Some thoughts and reactions on President Akufo-Addo’s Maiden SONA

For the first time in nearly a decade, I momentarily felt like the proud Ghanaian citizen I used to be decades ago. It goes without saying that President Addo Dankwa Akufo-Addo’s maiden State of the Nation Address (SONA) was easily the most readable, best crafted and edited in decades.

The speech read as if it had been crafted by some of the same writers who have been writing speeches and addresses for major Western world leaders like former Presidents William (Bill) Jefferson Clinton and Barack H. Obama, and Prime Ministers David Cameron and Anthony (Tony) Blair. The quality of Nana Akufo-Addo’s speech is in in a league of its own, as far as Ghanaian presidential speeches go.

I was too young during the short-lived tenure of Prime Minister K. A. Busia, so I don’t remember exactly how his speeches sounded. However, going by the words and judgment of Prof. Dennis Austin, the longtime British resident and authoritative scholar on postcolonial Ghanaian history, I guess Nana Akufo-Addo waxed eloquently like Dr. Busia whom, I suppose, he greatly admires.

It also did not disappoint on content and substance, and so I don’t know what all these Mahama lapdogs are bitching about – my profuse apologies to the feminine rights advocates – on dubious grounds that it lacked precisely what it was longest and richest on. What is also quite interesting and predictable about them is that none of his National Democratic Congress’ critics whining about President Akufo-Addo’s having supposedly been unkind and uncharitable of his immediate predecessor’s performance record have yet to take on the former New Patriotic Party’s Member of Parliament for Akyem-Abuakwa-South on the strength of the facts and evidence presented in the speech.

For instance, one such NDC apparatchik, Mr. Samuel Okudzeto-Ablakwa, the Member of Parliament for Tongu-North, in the Volta Region, the putative electoral World Bank of the Rawlings-minted National Democratic Congress, bitterly decried the relentless rhetorical “creaming” of former President John Dramani Mahama on the latter’s woefully inept management of the country’s economy.

However, significantly, the former Deputy Education Minister in charge of Tertiary Affairs was not able to pinpoint a single mendacity or falsehood in Akufo-Addo’s fine-toothed-comb analysis of the wanton and apocalyptic economic disaster that was the main administrative fare of the Mahama government (See “Akufo-Addo Remembered Gambia But Not Bimbilla – NDC MPs Criticize SONA”). Under these circumstances, Mr. Okudzeto-Ablakwa had no other choice but to pretend as if President Akufo-Addo’s policy decision of making all public Senior High Schools in the country tuition-free, starting from the 2017-18 academic year, in September, was a decision that reflected the fact of the purportedly efficient handling of the nation’s economy by President Mahama.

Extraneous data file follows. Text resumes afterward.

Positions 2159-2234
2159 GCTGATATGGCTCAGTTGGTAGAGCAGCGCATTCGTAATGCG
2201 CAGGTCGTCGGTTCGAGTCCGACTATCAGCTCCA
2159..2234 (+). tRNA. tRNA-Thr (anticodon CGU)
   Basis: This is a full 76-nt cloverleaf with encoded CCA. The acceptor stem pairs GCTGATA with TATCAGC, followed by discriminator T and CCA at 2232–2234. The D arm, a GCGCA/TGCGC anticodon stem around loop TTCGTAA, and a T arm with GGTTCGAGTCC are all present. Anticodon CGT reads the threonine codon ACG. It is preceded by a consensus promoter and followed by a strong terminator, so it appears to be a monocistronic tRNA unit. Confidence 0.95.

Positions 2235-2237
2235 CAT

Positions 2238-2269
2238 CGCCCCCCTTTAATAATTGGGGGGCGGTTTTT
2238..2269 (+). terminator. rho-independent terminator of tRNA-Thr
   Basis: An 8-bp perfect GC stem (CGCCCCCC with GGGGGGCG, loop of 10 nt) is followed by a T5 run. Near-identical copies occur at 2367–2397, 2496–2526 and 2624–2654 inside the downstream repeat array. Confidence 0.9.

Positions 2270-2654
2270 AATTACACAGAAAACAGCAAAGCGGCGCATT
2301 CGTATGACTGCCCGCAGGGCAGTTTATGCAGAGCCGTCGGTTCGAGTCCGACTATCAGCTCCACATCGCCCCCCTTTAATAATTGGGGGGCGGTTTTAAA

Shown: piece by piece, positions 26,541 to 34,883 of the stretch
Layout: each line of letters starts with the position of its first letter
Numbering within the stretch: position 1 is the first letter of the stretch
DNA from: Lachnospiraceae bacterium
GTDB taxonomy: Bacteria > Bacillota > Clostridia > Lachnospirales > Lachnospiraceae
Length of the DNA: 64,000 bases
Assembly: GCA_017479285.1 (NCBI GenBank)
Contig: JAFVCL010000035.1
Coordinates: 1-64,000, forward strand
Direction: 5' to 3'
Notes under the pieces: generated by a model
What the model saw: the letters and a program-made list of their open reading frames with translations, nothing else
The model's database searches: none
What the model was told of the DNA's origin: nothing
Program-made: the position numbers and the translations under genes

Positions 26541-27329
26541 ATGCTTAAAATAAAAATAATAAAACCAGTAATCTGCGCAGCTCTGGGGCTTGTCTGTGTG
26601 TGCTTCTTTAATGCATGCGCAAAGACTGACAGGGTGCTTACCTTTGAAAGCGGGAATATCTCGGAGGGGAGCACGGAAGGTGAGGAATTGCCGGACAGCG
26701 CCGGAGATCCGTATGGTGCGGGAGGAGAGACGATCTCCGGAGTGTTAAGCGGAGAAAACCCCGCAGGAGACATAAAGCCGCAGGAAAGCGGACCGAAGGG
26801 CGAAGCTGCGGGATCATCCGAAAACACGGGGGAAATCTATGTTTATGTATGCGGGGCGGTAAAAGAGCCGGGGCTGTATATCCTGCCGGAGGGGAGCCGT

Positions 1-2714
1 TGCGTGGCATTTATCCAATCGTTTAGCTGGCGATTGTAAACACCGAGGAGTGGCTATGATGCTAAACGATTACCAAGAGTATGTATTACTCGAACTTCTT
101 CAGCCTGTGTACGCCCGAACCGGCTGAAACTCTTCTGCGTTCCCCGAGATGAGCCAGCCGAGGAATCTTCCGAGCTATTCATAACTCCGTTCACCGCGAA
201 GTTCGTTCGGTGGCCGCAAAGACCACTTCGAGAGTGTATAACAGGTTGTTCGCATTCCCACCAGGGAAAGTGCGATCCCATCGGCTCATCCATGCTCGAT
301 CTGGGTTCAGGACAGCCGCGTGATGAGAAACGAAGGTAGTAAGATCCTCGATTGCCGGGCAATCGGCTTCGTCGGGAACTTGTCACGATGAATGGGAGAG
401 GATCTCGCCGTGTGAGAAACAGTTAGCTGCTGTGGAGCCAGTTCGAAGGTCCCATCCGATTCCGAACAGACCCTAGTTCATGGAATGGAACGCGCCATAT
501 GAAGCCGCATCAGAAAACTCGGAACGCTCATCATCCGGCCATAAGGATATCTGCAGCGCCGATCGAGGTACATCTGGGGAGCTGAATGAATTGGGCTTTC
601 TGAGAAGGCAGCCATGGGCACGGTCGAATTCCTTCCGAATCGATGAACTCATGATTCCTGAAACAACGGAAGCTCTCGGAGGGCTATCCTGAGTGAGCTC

Of course, this is sheer sophistry, else the critic would also have pointed to the financial source or sources created by his former boss for the implementation of this noble and progressive policy initiative. The funding source of the proposed tuition-free SHS program continues to be hotly debated across the length and breadth of the country. But the President has characteristically and judiciously elected to steer clear of the same and stay way above the fray. Instead, as he hinted in his maiden SONA, he has decided to leave the details of the project to his Finance and Economic Planning Minister, Mr. Ken Ofori-Atta.

Another great highlight of President Akufo-Addo’s SONA was his round and balanced condemnation of the arbitrary and sometimes violent seizures of public properties by ardent supporters and sympathizers of the victorious New Patriotic Party, in the wake of the transitional period. But Nana Akufo-Addo was also quick and apt to point out the fact that it was the National Democratic Congress’ operatives who first set the precedent in 2009 when the pivot of power shifted to the Atta-Mills-led regime of the National Democratic Congress.

–Kwame Okoampa-Ahoofe, Jr., Ph.D. 

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